Yesterday, the House Subcommittee on Commerce, Manufacturing, and Trade held a hearing entitled , “Understanding Consumer Attitudes About Privacy.”  The hearing featured a single panel with a mix of industry representatives and consumer privacy advocates, including representatives from Intuit, Microsoft, the Digital Advertising Alliance, Evidon, and the World Privacy Forum. 

A primary focus of the hearing was the efficacy of industry self-regulatory initiatives and other efforts to provide consumers with information and choices about managing their online privacy.  In particular, members expressed interest in the “About Ads” self-regulatory principles for online behavioral advertising and other company-specific efforts to provide consumers with notice and choice. 

Members also expressed interest in the panelists’ positions on the need for federal privacy legislation.  Rep. Stearns asked several of the panelists whether they are supportive of privacy legislation that he introduced earlier this year –the Consumer Privacy Protection Act of 2011 (H.R. 1528).  And Reps. John Dingell (D-MI) and Marsha Blackburn (R-TN) both asked about whether a Do Not Track mandate would be advisable.  As a general matter, the industry panelists took the position that technological developments, rather than a government mandate, should drive the availability of Do Not Track.  However, several of industry representatives, including the Intuit and Microsoft panelists, voiced support for federal legislation that would establish flexible baseline privacy principles and would incorporate safe harbors for compliance with self-regulatory programs.  Pam Dixon, Executive Director of the World Privacy Forum, indicated that her organization also supports federal privacy legislation, but she emphasized that it also believes that industry self-regulatory initiatives should continue to play an important role in addressing consumer privacy concerns.  Ms. Dixon added that consumers should play a larger role in the development of self-regulatory principles.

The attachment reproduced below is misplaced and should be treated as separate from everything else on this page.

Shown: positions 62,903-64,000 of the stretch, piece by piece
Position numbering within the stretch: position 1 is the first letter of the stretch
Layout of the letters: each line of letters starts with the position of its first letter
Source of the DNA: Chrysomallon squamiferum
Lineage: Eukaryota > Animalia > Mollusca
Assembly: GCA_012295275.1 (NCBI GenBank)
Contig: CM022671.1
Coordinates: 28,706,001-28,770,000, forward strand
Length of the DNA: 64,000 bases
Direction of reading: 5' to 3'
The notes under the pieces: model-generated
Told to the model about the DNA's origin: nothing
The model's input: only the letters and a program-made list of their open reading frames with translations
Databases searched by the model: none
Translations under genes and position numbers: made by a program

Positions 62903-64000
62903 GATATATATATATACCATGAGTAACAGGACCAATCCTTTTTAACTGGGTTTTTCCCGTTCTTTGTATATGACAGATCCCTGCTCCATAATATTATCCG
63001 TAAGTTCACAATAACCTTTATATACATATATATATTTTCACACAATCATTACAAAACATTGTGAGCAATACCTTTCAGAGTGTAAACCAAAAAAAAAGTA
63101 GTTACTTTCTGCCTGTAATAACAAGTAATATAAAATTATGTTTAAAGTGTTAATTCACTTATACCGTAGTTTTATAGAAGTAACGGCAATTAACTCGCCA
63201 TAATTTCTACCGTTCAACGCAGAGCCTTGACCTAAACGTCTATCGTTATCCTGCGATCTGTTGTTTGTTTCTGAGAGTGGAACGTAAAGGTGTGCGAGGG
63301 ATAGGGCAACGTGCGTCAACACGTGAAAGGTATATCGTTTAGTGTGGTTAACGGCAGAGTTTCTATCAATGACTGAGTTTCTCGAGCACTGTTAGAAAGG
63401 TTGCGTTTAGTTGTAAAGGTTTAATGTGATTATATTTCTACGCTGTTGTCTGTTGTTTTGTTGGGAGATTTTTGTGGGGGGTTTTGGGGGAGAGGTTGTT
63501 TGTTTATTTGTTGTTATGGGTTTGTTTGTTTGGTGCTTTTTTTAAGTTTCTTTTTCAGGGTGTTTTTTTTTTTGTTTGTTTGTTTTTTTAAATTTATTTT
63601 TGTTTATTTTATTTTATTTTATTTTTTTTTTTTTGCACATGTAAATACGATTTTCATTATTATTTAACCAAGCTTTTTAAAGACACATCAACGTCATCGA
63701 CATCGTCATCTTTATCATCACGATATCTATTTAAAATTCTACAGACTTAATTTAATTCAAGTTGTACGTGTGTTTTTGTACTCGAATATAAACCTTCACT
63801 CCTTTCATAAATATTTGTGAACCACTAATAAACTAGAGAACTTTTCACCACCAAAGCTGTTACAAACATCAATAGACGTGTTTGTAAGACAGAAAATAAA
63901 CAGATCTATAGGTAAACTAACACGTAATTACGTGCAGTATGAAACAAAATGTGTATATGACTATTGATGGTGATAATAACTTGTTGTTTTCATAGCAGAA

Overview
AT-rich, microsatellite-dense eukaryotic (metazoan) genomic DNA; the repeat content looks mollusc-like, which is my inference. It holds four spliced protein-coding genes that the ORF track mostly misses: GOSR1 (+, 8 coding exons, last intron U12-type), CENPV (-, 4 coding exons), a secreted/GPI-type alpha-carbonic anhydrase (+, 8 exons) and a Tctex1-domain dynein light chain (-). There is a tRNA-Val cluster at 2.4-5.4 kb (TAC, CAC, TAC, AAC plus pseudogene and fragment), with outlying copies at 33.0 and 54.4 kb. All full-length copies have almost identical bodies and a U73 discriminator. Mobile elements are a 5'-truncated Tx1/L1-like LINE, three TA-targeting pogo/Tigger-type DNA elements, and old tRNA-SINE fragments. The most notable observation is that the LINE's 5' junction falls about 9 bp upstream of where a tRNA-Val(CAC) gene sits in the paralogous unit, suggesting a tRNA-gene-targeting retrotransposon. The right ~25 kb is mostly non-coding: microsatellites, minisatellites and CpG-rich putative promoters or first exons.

Another theme at the hearing was the relationship between consumer privacy, on the one hand, and innovation and economic growth, on the other hand.  Rep. Brett Guthrie (R-KY), for example, asked the panelists about the impact of privacy regulation — both government and self-regulation — on the availability of free content for consumers on the Internet.  Rep. Pete Olson (R-TX) was focused on the economic costs and benefits of participation in self-regulatory initiatives to small businesses.